Note: Was known by John Hilding Johnson -- his name was "Americanized." The attorney that he entrusted to patten his hospital bed invention (which was used all over the world until the electric hospital beds) patented the device in his name and therefore swindled the family out of any royalties. When Johnson died suddenly at age 47, the family fell upon hard times. Life would have been different if an attorney would have been honest.
"Civil Engineer Dies in Hospital" - November 16, 1933
J. H. Johnson, 47, of 1731 South Main Street, a civil engineer, died in a local hospital Thursday at 2:20 p.m. of a cerebral hemorrhage.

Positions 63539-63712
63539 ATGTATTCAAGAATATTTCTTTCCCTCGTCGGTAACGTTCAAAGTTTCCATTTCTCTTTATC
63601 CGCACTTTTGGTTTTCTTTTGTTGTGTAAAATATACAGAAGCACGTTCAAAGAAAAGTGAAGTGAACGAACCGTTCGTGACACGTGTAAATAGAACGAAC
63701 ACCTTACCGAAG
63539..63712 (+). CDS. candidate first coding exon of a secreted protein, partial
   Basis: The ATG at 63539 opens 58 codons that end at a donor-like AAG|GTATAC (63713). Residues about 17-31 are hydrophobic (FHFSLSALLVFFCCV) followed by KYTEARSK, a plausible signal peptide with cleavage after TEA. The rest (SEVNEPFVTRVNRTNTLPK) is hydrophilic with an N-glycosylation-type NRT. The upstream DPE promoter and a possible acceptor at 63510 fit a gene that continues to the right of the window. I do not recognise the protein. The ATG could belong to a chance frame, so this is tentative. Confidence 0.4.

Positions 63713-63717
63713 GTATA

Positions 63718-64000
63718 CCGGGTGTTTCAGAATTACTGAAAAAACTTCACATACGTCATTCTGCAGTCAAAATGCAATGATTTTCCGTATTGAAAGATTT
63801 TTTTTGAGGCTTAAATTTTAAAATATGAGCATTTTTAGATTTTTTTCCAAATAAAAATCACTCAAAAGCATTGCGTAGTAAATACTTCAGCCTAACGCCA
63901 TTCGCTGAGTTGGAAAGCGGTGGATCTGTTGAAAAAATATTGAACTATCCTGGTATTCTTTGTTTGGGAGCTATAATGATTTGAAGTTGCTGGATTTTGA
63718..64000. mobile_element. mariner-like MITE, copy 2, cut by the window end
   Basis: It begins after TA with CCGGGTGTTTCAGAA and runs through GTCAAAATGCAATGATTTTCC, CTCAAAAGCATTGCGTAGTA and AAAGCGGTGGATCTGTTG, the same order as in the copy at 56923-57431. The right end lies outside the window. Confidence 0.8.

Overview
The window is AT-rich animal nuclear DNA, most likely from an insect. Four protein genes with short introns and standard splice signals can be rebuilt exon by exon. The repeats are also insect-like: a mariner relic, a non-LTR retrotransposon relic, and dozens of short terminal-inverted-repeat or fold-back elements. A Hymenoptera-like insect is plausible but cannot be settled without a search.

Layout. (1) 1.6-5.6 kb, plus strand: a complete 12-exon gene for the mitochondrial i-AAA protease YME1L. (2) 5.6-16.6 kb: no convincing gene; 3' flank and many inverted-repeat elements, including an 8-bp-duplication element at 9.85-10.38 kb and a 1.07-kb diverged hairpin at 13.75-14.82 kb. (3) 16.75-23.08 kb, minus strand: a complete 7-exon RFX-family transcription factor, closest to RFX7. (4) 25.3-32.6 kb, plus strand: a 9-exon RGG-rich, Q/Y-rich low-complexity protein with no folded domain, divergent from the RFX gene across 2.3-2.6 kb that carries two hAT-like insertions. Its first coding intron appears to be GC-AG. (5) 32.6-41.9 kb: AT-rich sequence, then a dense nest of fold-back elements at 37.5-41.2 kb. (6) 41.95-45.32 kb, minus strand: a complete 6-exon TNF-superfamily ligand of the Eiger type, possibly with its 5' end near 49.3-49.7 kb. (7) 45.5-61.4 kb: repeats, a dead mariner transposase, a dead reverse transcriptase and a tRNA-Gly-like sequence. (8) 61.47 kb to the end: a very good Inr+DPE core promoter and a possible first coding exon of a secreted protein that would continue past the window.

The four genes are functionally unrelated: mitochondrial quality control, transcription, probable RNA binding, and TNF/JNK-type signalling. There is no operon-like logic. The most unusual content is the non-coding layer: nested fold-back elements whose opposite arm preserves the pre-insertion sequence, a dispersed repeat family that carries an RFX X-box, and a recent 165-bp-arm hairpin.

Mr. Johnson was born in Malmo, Sweden, September 14, 1887, and was a graduate of the Swedish Marine Engineer College. He served on an exploration trip in the Belgian Congo of Africa for the French government.
Mr. Johnson had traveled extensively and had visited America several times before he settled in American Fork, Utah. He came to Salt Lake City several years ago, and up to the time of his death had engaged in civil engineering work.
He is survived by his widow, Mrs. Fanny Eckman Johnson, five children, Robert Hilding, Boyd LdGrande, John Hilding Jr., May and Raymond Johson, all of Salt Lake City; one sister, Mrs. Hilma Bloomquist of American Fork, and a brother, Helga Johnson of Salt Lake City.
Funeral arrangements had not been completed Thursday night.
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